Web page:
Kerryn Boogaard Kerryn Boogaard
Beverly Goldsmith Beverly Goldsmith
Zoe Bingley-Pullin Zoe Bingley-Pullin

Hot, fruity goodness without the fuss:

A crumble is a pie without the fuss of a crust.
Date: August 15 2012
Editor Rating:

This humble cousin of upper-crust pies and tarts melds fruit and a few pantry staples into a sweet and tart old-fashioned dessert that's hard to resist.

Americans call it a crisp. We call it downright delicious.

All those hot fruit juices bubble up into the buttery, sugary topping as it bakes to create sophisticated flavours that are mouth-watering and good.

Crumbles are so easy to assemble. Mix fruit, sugar, lemon juice and tapioca and pour into a deep baking dish.

Sprinkle on a crumbly topping to create a one-of-a-kind dessert. Change up the fruit, using whatever is on hand. Mix in apricot and/or pineapple juice to lighten up an otherwise heavy filling. A mix of fresh and canned cherries produces excellent results. Firm pears are an unexpected surprise. Add a few tablespoons of apricot jam to deepen their flavour.

Use whatever thickener you have on hand. Flour will do in a pinch. Even better is arrowroot or cornflour but quick-cooking tapioca is my standby. It produces a clear filling that lets the fruit flavours shout and the brightly coloured fillings shine. Swap brown sugar for white sugar or use a mix of both in the topping or the filling. Sprinkle in a little cinnamon, nutmeg or cloves into the topping. A teaspoon of each are all you'll need. Add a dash of spice to the filling. Or don't. This rustic dessert takes kindly to improvisation and is kind to the hostess because it comes together effortlessly. And if at first bite it's a little too tart, make room for ice cream. A tart crumble and vanilla ice cream are heaven in a bite.

Change up the topping: Try rolled oats or ground nuts; just butter, sugar and flour work great; and finely chopped nuts in a butter-flour-sugar topping are wonderful because they toast during baking and provide flavour and texture.

Pop it in the oven for a bit. When those delicious fruit juices bubble up over the filling, you know it's done. There's no guesswork here, like with a pie filling under a crust.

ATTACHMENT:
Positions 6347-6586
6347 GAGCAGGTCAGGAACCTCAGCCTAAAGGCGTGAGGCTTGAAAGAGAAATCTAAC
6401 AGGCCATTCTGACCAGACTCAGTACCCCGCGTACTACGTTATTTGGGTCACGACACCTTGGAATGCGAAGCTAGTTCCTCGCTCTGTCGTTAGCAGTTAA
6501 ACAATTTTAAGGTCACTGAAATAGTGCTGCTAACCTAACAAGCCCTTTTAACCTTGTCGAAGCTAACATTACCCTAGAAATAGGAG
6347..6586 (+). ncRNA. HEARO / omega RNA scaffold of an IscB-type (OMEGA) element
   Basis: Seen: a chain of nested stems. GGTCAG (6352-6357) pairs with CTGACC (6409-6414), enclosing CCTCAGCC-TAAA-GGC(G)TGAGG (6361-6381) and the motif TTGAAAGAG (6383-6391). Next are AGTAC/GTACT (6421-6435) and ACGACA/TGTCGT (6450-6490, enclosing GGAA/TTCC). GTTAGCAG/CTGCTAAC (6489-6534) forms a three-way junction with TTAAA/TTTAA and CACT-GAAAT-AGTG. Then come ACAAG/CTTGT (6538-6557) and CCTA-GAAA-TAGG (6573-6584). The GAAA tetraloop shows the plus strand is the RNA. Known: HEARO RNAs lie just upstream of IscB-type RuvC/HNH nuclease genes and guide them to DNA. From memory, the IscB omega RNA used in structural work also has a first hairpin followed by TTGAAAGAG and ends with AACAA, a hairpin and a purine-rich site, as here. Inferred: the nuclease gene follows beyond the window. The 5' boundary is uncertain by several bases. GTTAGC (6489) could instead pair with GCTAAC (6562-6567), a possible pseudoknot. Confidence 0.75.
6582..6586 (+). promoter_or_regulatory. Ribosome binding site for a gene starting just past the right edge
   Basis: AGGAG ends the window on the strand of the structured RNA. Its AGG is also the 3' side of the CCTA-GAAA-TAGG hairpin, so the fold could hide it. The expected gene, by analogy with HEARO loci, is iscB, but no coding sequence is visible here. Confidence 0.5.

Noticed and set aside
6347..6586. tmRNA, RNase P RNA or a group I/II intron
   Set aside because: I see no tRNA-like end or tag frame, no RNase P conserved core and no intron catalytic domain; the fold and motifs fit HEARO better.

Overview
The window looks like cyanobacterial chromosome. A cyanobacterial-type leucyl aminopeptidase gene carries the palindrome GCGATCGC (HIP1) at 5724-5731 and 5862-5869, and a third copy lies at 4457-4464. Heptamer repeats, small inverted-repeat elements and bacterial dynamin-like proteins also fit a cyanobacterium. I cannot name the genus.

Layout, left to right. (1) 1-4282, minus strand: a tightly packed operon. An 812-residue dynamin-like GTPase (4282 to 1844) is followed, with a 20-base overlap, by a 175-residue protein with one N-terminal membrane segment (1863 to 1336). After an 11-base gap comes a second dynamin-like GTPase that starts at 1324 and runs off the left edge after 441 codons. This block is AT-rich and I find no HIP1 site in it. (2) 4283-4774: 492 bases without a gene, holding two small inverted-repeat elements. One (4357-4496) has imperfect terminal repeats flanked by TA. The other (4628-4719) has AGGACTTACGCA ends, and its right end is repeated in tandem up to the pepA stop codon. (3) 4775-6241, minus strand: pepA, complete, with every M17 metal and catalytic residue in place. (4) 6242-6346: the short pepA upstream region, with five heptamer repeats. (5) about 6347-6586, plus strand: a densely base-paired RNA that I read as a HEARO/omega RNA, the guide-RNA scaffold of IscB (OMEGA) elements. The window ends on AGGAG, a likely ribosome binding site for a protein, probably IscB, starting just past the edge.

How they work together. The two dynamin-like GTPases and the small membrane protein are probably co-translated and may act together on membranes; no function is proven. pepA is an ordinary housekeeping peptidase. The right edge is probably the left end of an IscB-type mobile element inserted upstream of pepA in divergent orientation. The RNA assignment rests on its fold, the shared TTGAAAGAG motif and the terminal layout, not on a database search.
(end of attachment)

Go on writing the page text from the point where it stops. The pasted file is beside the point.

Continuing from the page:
Resist the urge to eat it hot out of the oven - the juices need to thicken and set. And if you're lucky enough to have leftovers, you'll be rewarded with flavours that are even better the second day.


Makes about 2 cups, enough for a 25cm pie plate or 1 to 2-litre baking dish.


2/3 cup granulated sugar

7 tablespoons butter, room temperature

1/2 cup plus 2 tablespoons all-purpose flour

1 cup chopped walnuts, pecans or almonds

1/2 teaspoon each cinnamon and nutmeg


Combine all ingredients and crumble with your fingertips. Spread mixture over prepared fruit in buttered baking dish and bake as directed.

This recipe is from Easy as Pie, by Susan G Purdy.



3/4 cup flour

1 cup packed light brown sugar

1 1/2 cups rolled oats

6 tablespoons salted butter, softened


Combine dry ingredients in a bowl and mix. Add butter and mix by hand until butter is incorporated. Spread over fruit. Bake until top is golden, 40 to 45 minutes.

This recipe is from The Hamptons: Food, Family and History, by Ricky Lauren.


Serves 9


3/4 cup sugar

1 1/4 cups all-purpose flour

3/4 cup almond meal

3/4 cup butter, softened

6 tablespoons sliced almonds, divided


Mix the dry ingredients in a bowl, except 3 tablespoons of the sliced almonds.

Add the butter and rub with your hands until the mixture turns crumbly. Sprinkle topping on fruit and scatter the remaining sliced almonds on top.

Preheat oven to 350 degrees. Bake 40 minutes or until fruit is bubbly and the topping browned.

This recipe is from Plenty: Good Uncomplicated Food for the Sustainable Kitchen, by Diana Henry.


Use this recipe as a starting point for the fruit filling in crumbles, just adjust the sugar to suit the sweetness of the fruit.


5 to 6 cups peaches (can use canned sliced peaches, drained)

Juice of 1 lemon

1/2 to 3/4 cup granulated sugar

3 tablespoons quick-cooking tapioca


Combine filling ingredients. Sprinkle with a crumble topping. Bake at 350 degrees for 35 to 45 minutes.



Serves 6


4 cups frozen blackberries

1 1/2 to 1 2/3 cups granulated sugar

3 tablespoons cornflour

1/2 teaspoon cider vinegar

2 tablespoons water

1 tablespoon quick-cooking tapioca


In a heavy-bottom saucepan, combine berries, sugar, cornflour, vinegar and 2 tablespoons water. Mash the fruit slightly. Cook over medium-low heat, stirring occasionally, just until mixture nears the boiling point. Remove from heat. Stir in tapioca. Top with chosen crumble topping and bake at 350 degrees for 30 to 40 minutes. The cider vinegar softens the seeds.

This recipe is also from Easy as Pie, by Susan G Purdy.

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